In school this
month we were discussing setting goals for therapy and made me think of how I
set goals for my life and work. We have spoken a lot on this blog over the past
year about setting goals with your
writing, but it’s really an art form that has to be as carefully crafted as
your writing (if not more so) if you want to be successful in your life as a
writer.
Below are some
great tips for setting goals and helping you succeed better as a writer. First, start writing a book, then get some goals.

Just
follow the acronym SMART.

Specific – Your goal(s) should be detailed and explicit. By making a
general or vague goal you don’t allow yourself the ability to know what you’re
aiming for. It would be much like playing darts after putting a
blindfold on. You know the general direction you’re shooting for, but you have
a much reduced chance of hitting a bulls-eye.
Measurable – Your goal should have results that you can measure and
therefore track your success with. Just simply saying, “I want to be more
successful in my writing,” isn’t measurable at all. Whereas, a goal like, “I want
to finish this rough draft of my book by the end of April,” articulates the desire to achieve a specific outcome by a specific time — a much more
measurable goal.
Attainable – This is a tricky one to predict, and isn’t as explicit as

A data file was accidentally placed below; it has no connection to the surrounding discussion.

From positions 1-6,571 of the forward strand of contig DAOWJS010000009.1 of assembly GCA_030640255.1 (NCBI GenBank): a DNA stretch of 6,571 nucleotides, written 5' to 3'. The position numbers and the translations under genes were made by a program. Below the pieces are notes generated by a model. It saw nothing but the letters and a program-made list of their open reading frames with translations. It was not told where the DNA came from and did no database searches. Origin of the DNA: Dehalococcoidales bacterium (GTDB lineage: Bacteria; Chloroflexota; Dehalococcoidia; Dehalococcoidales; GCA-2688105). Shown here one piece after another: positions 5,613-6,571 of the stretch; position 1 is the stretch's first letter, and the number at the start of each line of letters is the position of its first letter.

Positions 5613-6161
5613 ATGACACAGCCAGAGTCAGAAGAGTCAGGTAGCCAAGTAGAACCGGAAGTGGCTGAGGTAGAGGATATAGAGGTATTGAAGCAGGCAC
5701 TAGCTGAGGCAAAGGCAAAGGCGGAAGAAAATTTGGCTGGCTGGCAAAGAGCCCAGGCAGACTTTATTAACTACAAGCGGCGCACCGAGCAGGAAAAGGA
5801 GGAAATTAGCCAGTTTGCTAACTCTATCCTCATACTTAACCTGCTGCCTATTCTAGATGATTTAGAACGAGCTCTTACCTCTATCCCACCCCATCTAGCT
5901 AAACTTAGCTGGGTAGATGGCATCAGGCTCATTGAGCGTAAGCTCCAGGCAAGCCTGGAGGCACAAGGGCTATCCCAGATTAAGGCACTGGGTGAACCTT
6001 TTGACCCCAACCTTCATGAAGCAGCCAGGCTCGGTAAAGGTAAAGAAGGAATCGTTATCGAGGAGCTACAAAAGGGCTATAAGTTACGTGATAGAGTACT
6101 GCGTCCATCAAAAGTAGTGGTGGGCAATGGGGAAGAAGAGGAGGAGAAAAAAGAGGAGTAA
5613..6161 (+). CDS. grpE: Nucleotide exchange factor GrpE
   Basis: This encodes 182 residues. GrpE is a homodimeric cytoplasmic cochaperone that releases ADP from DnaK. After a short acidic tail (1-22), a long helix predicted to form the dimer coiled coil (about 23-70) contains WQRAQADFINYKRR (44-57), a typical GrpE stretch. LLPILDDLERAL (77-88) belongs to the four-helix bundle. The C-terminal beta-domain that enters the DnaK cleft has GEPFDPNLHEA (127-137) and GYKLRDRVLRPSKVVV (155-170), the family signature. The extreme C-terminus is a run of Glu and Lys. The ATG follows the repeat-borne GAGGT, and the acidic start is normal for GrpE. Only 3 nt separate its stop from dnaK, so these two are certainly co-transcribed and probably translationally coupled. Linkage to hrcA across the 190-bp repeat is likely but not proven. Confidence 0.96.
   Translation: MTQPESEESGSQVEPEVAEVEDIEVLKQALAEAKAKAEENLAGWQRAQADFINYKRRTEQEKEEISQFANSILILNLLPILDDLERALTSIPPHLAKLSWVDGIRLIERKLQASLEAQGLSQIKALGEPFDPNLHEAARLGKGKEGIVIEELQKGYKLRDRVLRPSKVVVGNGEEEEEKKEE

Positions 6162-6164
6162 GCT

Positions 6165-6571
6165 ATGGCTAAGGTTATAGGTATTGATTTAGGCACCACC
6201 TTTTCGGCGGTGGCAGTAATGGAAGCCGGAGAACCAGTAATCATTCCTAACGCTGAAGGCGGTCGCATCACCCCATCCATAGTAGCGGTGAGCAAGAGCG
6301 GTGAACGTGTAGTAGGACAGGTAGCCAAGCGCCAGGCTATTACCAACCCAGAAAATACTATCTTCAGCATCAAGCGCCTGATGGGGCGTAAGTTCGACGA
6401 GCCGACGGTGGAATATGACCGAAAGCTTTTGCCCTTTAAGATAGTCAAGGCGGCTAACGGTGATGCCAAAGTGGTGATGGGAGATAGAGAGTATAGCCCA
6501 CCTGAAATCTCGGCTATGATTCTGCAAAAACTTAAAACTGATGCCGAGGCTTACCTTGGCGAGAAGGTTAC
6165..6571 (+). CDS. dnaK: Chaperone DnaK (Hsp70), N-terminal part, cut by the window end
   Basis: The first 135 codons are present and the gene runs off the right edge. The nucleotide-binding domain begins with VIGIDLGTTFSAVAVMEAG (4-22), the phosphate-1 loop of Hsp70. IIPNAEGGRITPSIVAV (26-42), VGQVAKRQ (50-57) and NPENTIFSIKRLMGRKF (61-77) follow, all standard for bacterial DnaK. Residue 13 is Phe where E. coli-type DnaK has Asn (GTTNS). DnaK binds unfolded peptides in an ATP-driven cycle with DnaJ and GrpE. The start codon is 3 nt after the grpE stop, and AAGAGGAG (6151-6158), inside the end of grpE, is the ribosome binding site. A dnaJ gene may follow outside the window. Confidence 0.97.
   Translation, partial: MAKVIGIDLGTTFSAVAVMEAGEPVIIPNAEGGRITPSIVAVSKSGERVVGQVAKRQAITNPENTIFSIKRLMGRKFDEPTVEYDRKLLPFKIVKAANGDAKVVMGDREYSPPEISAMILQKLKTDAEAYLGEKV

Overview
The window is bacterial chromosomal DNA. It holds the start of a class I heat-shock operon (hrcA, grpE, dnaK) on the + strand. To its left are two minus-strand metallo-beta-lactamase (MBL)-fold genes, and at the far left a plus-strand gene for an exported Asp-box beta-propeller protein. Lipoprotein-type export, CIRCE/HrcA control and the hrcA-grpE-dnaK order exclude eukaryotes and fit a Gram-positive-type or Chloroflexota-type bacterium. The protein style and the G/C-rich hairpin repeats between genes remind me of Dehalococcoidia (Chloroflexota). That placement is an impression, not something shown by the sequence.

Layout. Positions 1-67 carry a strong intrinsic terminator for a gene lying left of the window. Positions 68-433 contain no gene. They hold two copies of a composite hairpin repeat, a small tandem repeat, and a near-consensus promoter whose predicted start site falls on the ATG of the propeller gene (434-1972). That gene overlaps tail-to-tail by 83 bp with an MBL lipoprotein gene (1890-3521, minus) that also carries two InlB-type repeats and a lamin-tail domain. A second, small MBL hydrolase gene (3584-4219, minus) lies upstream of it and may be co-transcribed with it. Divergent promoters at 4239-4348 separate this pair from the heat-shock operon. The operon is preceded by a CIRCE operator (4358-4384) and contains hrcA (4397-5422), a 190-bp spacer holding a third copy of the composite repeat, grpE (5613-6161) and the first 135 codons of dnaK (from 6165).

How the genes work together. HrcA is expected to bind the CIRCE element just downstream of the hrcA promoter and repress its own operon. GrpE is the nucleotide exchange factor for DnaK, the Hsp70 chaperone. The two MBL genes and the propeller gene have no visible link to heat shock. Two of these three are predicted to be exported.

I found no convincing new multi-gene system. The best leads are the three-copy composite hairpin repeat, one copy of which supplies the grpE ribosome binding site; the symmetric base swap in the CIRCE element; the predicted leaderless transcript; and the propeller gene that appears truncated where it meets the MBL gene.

the rest of the “SMRT” of successful goal writing. You decide what you think is attainable
by you based on the situation and resources available to you. 

For example,
resolving to write the next Twilight or Divergent series isn’t a
reasonable or attainable goal for most people. This doesn’t mean that you should set the bar
low; instead, challenge yourself with small steps that are attainable so that
you continue to propel yourself forward.

Relevant – Another thing you have to consider when you’re setting a
goal is whether or not it is relevant to you as a writer. This, in many ways, relates back up to the attainability of a goal.  Limits are a good thing to start with, but they inherently limit you as a writer later in the game, and you have to let yourself be inspired. 

Basically, you want to make
sure that your goal is a goal for the writer you are and not the writer you wish
you could be. This might sound harsh and counter-intuitive, but we get farther
when we embrace who we are rather than always overstretching ourselves.

Time-based – Potentially, the most important of all of these aspects of
goal setting. If you don’t set a limit on the temporal aspect of your goal, you
could end up feeling like you’ve never accomplished anything. 

The goal you set
will influence the time it will take to achieve it, but it is important to set a
time limit for your goal. Even if you don’t make the timing, it gives you
something to reflect on and consider when you’re setting goals for yourself in
the future.

                I
said that goal writing is an art form, but it is also a science. It takes a lot
of goal writing to really become good at it. As you can tell, there is a lot of
overlap when it comes to these aspects of successful goal writing, and they
strongly influence each other. 

The good thing about being so detailed in your
approach to goal writing is that it provides the constant opportunity for
reflection and development of how you see yourself and your writing. Being a writer is about letting yourself grow in both writing and relationships.  It also means a bit of risk. Don’t be
afraid to take risks and challenge yourself, but be SMART.